Photo of generation: Grandmother, mother, daughter

Retirement Tougher for Boomer Children

The financial media (including this blog) inundate baby boomers with articles cajoling, coddling, and counseling them about their every retirement concern.

But members of the Me Generation might want to focus on their children: retirement is likely to be an even greater financial challenge for Generation X, now in their 30s and 40s.

Economists at the Center for Retirement Research, which supports this blog, recently produced this striking prediction: three out of five Americans in their 30s and well over half of those in their 40s are at risk of experiencing a decline in their standard of living after they retire.

This compares with 44 percent of baby boomers.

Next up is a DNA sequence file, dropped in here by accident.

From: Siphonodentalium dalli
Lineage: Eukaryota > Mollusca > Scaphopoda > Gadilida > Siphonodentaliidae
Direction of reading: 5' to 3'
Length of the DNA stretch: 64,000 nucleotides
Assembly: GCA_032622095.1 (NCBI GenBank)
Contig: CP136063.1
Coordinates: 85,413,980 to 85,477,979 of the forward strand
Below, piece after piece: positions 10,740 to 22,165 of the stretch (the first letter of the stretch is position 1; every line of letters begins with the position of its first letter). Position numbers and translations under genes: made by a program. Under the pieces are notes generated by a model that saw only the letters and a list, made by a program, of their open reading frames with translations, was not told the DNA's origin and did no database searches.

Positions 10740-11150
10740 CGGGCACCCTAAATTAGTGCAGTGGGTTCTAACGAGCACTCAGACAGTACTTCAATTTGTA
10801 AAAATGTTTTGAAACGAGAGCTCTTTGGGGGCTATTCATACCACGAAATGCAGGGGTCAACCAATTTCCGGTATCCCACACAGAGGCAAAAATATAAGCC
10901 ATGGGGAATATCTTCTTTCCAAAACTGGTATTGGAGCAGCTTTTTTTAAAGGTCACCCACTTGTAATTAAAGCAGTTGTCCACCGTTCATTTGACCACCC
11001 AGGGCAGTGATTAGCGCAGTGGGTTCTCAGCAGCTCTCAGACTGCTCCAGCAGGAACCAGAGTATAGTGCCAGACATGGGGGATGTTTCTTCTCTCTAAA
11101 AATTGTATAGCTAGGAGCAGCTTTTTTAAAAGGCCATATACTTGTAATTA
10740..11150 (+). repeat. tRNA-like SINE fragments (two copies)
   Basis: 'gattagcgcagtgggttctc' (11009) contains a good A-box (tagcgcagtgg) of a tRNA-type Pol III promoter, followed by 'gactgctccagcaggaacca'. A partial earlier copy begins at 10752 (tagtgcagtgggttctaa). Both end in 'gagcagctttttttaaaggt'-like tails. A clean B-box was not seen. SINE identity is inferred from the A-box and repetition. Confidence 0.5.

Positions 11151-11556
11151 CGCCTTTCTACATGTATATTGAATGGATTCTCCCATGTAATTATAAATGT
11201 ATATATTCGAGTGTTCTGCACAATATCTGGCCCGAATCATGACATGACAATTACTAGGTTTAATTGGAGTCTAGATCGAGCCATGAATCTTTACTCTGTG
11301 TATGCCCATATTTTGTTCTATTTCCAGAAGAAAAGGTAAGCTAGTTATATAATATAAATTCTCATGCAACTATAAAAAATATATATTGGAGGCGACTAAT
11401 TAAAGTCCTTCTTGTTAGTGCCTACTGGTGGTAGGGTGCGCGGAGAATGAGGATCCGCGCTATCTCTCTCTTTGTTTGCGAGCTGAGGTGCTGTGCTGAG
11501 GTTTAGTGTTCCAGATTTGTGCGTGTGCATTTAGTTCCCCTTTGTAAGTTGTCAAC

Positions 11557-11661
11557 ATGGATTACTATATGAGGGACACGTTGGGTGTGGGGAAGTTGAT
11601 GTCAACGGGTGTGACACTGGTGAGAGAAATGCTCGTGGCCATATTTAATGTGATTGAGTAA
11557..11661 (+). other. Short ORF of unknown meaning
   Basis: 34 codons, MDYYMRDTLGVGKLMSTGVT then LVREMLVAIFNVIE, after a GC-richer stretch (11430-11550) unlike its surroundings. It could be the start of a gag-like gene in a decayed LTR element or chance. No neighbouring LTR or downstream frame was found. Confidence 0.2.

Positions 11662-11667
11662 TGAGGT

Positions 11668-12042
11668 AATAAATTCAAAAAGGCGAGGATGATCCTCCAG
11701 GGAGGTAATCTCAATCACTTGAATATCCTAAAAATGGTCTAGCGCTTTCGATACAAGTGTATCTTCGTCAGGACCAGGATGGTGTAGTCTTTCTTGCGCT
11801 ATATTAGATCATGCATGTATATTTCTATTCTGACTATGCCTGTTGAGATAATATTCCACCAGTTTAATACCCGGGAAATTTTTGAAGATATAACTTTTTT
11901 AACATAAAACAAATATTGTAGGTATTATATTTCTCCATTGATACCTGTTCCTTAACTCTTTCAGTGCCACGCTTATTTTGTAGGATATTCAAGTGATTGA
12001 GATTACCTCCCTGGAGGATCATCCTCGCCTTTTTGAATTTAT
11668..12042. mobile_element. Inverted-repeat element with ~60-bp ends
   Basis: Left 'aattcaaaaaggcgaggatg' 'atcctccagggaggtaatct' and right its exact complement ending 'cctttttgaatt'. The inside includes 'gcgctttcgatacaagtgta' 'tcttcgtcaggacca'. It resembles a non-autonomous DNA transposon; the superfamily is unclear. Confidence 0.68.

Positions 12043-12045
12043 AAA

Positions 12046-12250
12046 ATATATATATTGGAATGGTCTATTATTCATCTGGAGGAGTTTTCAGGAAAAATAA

The reasons for Generation X’s poorer prospects are due to long-term trends like the rise of 401(k)s and less generous Social Security benefits for future generations. …Learn More

Photo of underwater fishes

Too Many Homeowners Still Underwater

With house prices rising smartly, homeowners should be celebrating. Right?

Wrong. To be sure, a 10 percent jump in house prices in the first quarter, compared with a year earlier, pushed more people out of the red and into the black. But one in four U.S. homeowners with a mortgage still has “negative equity:” the mortgage exceeds the value of the home, according to new data from Zillow.

These 13 million U.S. homeowners will need more price appreciation before they can feel that the housing-market downturn of the previous decade is truly over.

Negative equity is prevalent not just in obvious places like Las Vegas, once the poster child for the go-go real estate market that went bust. The painful aftermath lingers in Chicago and Minneapolis, where about one in three owners has negative equity.

Seattle, Cleveland, and Baltimore also each have a larger share of owners in negative territory than the national average.